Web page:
Included in this ungodly sum is $1.4 million dollars awarded in legal fees to Kevin Shannon (Elting’s lawyer) who was not even made to show his bills to prove it. The law only allows for “reasonable” fees? How can the “reasonableness” of Shannon’s fees be judged if they are hidden? The bottom line is that I believe that Chancellor Bouchard, according to my legal experts has ruled incorrectly in virtually every aspect of the case, he has overreached his judicial authority, and he has abandoned his duty and his ethics. Bouchard is guilty of perpetrating extreme bias against Phillip Shawe in favor of Elizabeth Elting.

All this being said, I ask the following questions to my 6000 readers: 1) If a Delaware Judge violates his judicial authority and that of the judicial canons directing judicial ethics and behavior under the law, what do you think should happen to that judge? 2) If a Delaware judge blatantly exhibits bias in a case, prevents relevant evidence from being presented, is guilty of improprieties and cronyism, and denigrates the respect that the Court should maintain by his actions, should that judge remain on the bench?

Here is what I do know: The Delaware business law is clear about what constitutes the forcing of the sale of a company by the Chancery Court. First, there must be evidence of irreparable harm. TransPerfect Global makes 500 million a year and is extremely profitable. The employees love and admire Phillip Shawe (as per affidavits), feel they have a stake in the company, and they do not want it to be sold. Where is the irreparable harm Chancellor? The law does not even permit you take control of 2 shareholder company unless it is facing irreparable harm, and folks, TransPerfect has 3 stockholders. This being said, it appears that Chancellor Bouchard has erred in his creative ruling, possibly costing thousands of people their jobs, creating the risk of Delaware’s corporate franchise being denigrated, and possibly costing Delaware millions of dollars.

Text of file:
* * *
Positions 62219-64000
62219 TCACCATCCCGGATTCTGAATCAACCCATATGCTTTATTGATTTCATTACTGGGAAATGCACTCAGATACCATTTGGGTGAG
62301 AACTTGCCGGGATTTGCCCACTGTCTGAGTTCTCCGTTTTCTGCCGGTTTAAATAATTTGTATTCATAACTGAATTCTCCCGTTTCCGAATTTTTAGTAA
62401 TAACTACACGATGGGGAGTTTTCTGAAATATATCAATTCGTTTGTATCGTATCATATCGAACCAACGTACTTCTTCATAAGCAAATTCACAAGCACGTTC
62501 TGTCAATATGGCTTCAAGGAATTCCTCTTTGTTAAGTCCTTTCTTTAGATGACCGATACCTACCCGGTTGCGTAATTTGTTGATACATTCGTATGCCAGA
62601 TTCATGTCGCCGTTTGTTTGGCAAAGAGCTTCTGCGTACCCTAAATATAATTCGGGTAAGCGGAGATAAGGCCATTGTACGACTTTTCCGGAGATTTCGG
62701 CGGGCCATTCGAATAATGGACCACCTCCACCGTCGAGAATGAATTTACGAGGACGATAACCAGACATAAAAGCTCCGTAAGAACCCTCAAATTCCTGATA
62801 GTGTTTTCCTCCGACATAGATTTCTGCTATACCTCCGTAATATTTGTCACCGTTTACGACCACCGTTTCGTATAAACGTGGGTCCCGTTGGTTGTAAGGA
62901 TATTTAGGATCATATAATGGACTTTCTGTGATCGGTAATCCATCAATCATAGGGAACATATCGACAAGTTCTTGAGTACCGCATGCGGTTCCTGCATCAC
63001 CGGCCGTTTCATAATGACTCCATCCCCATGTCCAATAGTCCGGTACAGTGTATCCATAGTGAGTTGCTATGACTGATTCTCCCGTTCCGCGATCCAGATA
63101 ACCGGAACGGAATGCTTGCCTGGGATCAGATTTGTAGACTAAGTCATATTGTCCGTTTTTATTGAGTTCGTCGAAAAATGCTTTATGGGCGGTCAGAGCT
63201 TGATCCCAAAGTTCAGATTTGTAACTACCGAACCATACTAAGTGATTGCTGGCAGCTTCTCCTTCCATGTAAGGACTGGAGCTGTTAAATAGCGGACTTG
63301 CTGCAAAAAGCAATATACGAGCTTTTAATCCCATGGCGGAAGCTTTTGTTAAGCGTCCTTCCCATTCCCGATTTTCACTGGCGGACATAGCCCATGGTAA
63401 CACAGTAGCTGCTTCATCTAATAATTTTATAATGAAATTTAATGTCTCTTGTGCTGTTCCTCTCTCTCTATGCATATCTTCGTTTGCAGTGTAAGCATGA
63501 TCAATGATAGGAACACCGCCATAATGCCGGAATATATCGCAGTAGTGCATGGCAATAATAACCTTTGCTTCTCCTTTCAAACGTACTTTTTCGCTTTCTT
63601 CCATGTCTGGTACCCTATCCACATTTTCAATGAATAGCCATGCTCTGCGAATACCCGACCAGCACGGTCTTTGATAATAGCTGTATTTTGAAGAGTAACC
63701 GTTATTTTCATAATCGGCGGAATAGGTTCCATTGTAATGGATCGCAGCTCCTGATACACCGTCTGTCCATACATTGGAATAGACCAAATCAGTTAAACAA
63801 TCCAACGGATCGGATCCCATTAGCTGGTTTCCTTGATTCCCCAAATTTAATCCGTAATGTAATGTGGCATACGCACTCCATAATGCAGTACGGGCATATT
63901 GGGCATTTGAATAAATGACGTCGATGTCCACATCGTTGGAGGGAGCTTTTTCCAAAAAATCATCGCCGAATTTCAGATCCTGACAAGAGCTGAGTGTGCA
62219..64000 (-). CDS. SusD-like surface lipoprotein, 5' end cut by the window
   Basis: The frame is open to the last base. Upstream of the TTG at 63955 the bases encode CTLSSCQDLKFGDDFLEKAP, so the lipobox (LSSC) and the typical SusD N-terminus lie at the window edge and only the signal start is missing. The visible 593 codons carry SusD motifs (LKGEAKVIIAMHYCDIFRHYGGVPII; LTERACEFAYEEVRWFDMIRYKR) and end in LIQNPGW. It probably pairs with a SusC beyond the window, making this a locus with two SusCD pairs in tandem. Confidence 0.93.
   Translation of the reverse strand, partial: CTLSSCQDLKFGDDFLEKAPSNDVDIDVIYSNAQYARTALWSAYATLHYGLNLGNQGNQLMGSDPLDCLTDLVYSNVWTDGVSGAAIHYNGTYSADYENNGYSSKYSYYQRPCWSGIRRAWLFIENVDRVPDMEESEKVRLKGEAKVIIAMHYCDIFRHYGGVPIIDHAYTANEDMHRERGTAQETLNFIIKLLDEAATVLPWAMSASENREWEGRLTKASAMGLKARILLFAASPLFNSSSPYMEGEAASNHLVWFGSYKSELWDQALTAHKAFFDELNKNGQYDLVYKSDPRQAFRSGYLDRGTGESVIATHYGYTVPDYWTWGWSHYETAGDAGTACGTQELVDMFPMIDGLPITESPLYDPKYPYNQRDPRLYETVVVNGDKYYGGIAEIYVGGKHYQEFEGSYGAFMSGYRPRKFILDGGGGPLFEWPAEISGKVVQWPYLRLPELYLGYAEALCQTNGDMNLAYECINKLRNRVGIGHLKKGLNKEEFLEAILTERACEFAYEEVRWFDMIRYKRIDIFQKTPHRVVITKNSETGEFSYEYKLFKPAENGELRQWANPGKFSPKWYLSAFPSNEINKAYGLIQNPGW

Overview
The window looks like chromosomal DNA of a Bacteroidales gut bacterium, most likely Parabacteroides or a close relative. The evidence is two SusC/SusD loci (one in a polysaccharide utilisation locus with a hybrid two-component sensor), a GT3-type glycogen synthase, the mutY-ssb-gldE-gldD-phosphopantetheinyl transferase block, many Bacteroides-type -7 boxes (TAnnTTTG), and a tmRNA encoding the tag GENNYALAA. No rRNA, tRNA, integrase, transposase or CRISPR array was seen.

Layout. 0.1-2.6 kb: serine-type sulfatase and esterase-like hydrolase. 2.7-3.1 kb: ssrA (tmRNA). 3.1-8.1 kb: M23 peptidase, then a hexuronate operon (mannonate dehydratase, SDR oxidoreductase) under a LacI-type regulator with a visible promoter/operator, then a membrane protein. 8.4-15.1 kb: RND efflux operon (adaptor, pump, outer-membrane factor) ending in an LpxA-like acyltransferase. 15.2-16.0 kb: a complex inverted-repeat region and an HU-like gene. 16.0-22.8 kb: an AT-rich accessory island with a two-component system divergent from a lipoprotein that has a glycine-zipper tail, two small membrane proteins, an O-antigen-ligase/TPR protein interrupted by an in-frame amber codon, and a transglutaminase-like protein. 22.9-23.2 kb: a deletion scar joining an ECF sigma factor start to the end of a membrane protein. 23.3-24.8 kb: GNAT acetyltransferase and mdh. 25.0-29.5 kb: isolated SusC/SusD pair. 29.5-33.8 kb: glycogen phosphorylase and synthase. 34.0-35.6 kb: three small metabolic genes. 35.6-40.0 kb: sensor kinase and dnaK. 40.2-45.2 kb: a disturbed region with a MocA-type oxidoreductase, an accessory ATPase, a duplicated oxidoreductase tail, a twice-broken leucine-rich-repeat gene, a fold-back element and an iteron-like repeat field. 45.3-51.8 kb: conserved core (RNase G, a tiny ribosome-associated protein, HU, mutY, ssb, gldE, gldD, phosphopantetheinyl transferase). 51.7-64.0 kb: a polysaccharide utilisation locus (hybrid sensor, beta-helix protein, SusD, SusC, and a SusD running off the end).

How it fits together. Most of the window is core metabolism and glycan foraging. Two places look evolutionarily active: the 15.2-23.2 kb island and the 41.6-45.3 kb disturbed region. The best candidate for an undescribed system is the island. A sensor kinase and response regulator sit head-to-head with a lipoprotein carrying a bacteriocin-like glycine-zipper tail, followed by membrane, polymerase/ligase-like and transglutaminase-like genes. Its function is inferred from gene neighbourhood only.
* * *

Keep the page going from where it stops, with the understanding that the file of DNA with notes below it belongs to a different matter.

Chancellor Andre Bouchard is a personal friend and former business associate of Kevin Shannon of the law firm Potter Anderson (Elting’s Delaware attorney). They worked together 20 years ago on the famous Disney case in the Chancery Court, and have been buddies ever since. During the decision stage of the TransPerfect trial, Bouchard and Shannon made a public appearance together in New Orleans. None of this was ever disclosed by Bouchard. This case is a textbook example of the “appearance of an impropriety” and Bouchard should have recused himself long ago. This issue unto itself presents serious problems under the law. Heard enough? The coincidences just keep mounting against the new judge.

Chancellor Bouchard has appointed a Custodian (with unlimited authority) to run the company named Robert Pincus, another friend and former associate. Pincus receives an on-going amount of $1400 an hour! He has unnecessarily hired expensive consultant friends, and together they’ve run up an $8 million tab — all paid for by TransPerfect – and the expenses mount daily. Additionally, Pincus has created a “reign of terror in the company,” threatening job termination for employees who would speak against the case, been given judicial authority to seize employee private cell phones and computer e-mails—on pain of sanctions or termination—all clear violations of the First and Fourth Amendments of the Constitution. One brave employee has filed suit against Bouchard and Pincus in US Federal Court. If he wins this case, I believe Bouchard will be culpable.